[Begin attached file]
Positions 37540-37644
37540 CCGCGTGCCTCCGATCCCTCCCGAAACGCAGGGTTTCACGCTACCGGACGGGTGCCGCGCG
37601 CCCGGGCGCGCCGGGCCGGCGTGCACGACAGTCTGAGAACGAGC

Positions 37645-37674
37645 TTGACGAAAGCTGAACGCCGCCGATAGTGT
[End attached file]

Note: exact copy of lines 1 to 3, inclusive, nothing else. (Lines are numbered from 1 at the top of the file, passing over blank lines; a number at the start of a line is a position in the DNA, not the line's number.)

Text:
Positions 37540-37644
37540 CCGCGTGCCTCCGATCCCTCCCGAAACGCAGGGTTTCACGCTACCGGACGGGTGCCGCGCG
37601 CCCGGGCGCGCCGGGCCGGCGTGCACGACAGTCTGAGAACGAGC